A Timeless Place

Cypress squeals “just my size” and sits happily on this shady bench being overtaken by mosses.

 While we were in South Africa, one of the oldest and biodiverse ecosystems on earth locked my interest most.  A timeless place that is home to many plants and animals that have remained  unchanged for millions of years.
It was fascinating to see Afro-montane forests with giant Podocarpus trees! Podocarps, an ancient conifer with foliage like a yew, are a relic from Gondwanaland – when Africa, South America, Australia, Antarctica, Madagascar, New Zealand and India formed one mega land mass. Podocarpaceae, along with other plant families, evolved before Gondwanaland split apart. Now remnants of this lush rainforestd and ancient plants can be observed in isolated patches in humid temperate parts of the southern hemisphere. We also saw glimpses of this unique forest in South America, Australia and New Zealand, so seeing it here in Africa was very exciting! There is very little in Africa, but we saw it in the mountains at Mt. Sheba Lodge and along the coast of Southern Africa at Wilderness National Park.
This huge Podocarp was at Wilderness National Park, South Africa
We brought an entire library of field guides to Africa, but only one “guide” book: Southern African Birdfinder by Callan Cohen. This guide book outlines excellent nature and birding hot spots, as well as lodges and campgrounds. We depended on this book for the best natural areas to stop at and explore. 100s of brilliant birding hot spots were outlined, each offering a peek into interesting natural communities as well as the fascinating bird denizens. Some spots were easy to access, but most were down untamed roads and quite an adventure to reach.
December 18, 2016. We were in the Drakensburg Mountain Range near a small town called Pilgrim’s Rest when we needed to find a place to camp for the night. Mount Sheba Nature Reserve Lodge was not too far away and sounded amazing. We were keen to check out the spectacular avifauna and rainforest. I called the lodge to see if they had any available campsites. Yes, they did. I asked if the road was good. She candidly said “No, but it’s getting better. The last 15km is on a gravel road.”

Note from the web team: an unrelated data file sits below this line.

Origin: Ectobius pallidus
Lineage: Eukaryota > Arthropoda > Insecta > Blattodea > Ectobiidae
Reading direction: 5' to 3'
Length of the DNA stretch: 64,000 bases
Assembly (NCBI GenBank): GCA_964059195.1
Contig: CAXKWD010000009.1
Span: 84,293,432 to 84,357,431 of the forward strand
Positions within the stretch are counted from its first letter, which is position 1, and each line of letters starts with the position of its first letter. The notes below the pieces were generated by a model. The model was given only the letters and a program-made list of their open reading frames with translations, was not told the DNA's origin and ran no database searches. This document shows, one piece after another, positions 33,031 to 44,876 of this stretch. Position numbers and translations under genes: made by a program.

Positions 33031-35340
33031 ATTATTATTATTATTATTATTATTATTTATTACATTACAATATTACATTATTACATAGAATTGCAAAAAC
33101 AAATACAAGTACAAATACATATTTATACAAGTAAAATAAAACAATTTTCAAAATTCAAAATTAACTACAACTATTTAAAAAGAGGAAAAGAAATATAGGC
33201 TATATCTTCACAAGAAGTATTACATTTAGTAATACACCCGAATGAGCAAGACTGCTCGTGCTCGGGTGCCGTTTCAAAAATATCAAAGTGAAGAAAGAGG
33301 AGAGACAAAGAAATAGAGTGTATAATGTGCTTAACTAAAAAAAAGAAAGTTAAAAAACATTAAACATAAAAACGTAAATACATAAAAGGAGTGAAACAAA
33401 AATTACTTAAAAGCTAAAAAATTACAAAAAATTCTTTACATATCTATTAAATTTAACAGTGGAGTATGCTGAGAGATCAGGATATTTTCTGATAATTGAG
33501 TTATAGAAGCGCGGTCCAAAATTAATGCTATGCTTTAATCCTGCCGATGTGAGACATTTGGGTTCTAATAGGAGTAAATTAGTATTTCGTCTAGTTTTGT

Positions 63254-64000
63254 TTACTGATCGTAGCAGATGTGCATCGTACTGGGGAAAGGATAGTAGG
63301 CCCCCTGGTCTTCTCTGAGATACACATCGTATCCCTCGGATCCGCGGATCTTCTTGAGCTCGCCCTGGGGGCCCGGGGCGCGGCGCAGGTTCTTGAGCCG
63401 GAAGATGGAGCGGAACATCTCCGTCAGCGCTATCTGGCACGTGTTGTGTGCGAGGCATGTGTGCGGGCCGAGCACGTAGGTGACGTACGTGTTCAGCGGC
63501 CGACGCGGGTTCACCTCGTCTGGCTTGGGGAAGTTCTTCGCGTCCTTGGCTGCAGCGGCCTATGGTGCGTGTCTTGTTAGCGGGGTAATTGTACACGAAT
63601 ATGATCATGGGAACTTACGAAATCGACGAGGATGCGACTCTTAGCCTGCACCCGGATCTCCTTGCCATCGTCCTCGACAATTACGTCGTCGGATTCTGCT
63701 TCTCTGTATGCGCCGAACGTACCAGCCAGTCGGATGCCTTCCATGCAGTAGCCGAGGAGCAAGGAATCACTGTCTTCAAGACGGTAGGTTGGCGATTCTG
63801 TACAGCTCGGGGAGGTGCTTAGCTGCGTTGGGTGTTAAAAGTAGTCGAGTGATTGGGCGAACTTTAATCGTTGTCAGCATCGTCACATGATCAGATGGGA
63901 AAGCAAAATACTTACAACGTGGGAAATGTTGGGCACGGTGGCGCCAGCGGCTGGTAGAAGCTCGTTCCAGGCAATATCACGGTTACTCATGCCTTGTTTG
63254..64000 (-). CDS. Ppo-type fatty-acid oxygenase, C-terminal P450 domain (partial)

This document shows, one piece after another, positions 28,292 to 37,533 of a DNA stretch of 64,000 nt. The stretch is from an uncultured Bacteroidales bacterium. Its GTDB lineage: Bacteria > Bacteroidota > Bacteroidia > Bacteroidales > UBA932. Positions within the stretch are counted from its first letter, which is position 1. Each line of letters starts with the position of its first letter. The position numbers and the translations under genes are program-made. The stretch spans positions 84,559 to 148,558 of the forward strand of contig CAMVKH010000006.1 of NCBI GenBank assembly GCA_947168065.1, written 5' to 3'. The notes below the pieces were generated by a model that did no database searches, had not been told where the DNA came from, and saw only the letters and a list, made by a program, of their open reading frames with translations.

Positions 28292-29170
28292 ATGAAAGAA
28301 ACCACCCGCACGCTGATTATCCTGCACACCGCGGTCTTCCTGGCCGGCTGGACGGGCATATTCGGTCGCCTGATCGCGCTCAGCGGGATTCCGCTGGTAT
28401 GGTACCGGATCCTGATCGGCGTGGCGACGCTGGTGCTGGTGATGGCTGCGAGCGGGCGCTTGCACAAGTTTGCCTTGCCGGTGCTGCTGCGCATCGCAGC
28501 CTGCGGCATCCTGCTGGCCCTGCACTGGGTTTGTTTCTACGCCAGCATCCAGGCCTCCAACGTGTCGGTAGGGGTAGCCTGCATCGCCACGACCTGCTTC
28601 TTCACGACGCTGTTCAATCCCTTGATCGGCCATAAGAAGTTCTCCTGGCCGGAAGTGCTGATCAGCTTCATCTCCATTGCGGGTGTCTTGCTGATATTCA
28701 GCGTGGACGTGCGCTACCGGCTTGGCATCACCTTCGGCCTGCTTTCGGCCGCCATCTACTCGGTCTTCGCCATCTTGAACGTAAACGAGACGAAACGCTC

The road wasn’t that bad, just a few man hole size potholes in the beginning and a long bone-rattling ride the rest of the way. At least the final steep 3km into the lush valley was paved. There were enticing signs about 1km apart the entire way down the gravel stretch that distracted me from the painful jarring ride. One sign read ‘A relaxing retreat awaits you’ another said ‘Natures paradise up ahead’ or ‘Serenity not too far ahead.’ Good thing for these amusing alluring signs, which were truly necessary to keep guests pushing on the agonizing corrugated road, or I would have said “let’s turn around!” The effects felt from a bumpy road were magnified in our camper van. Not only were my bones rattled and brain turned into spaghetti, but dishes, cupboards and anything loose in the camper van jostled violently. (We soon learned that corrugated roads were common and one day after bumping up and down for 100s of km, our microwave came unscrewed and th back cabinets fell right down!) This rattling was so  intensely loud that I could not hear Cypress reading happily in the back seat.